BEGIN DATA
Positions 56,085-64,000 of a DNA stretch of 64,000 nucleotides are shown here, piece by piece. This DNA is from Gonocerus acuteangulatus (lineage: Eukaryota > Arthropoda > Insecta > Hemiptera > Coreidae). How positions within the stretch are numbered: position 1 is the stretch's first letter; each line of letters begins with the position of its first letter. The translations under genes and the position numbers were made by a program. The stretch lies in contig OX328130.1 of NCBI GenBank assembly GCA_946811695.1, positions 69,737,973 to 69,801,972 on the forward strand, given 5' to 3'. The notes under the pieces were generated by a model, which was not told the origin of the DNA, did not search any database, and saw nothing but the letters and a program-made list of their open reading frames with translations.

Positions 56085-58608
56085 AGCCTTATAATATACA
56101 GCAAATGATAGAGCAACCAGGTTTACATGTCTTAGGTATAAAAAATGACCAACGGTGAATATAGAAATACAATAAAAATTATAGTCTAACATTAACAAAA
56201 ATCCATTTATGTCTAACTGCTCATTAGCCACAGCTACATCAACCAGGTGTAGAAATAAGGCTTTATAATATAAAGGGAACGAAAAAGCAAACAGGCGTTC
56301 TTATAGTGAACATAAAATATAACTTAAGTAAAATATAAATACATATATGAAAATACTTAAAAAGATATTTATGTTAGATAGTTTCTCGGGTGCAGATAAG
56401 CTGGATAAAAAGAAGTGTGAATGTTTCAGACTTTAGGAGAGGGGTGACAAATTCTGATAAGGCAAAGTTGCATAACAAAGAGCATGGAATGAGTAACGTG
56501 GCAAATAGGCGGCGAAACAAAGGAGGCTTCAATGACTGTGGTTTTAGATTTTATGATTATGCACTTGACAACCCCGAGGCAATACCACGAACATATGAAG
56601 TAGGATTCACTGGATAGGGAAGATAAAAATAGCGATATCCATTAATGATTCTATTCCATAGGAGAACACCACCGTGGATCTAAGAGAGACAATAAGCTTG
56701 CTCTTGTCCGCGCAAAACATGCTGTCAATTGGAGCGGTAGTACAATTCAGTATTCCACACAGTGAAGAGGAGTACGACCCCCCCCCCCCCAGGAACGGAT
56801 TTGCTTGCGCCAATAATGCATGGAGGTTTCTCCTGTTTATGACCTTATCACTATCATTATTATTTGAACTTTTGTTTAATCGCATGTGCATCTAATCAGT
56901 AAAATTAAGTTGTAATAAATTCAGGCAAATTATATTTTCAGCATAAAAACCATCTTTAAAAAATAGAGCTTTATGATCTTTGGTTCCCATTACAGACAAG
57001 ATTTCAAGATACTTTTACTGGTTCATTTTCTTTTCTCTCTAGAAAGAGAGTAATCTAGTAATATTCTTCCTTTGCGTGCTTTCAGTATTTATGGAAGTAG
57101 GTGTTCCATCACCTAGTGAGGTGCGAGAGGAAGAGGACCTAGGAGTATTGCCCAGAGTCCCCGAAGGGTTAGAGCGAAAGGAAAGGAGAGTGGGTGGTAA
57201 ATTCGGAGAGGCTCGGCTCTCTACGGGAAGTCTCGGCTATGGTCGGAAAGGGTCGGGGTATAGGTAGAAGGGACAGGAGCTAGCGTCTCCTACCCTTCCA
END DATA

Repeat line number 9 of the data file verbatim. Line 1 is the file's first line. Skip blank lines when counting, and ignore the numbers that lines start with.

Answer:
56601 TAGGATTCACTGGATAGGGAAGATAAAAATAGCGATATCCATTAATGATTCTATTCCATAGGAGAACACCACCGTGGATCTAAGAGAGACAATAAGCTTG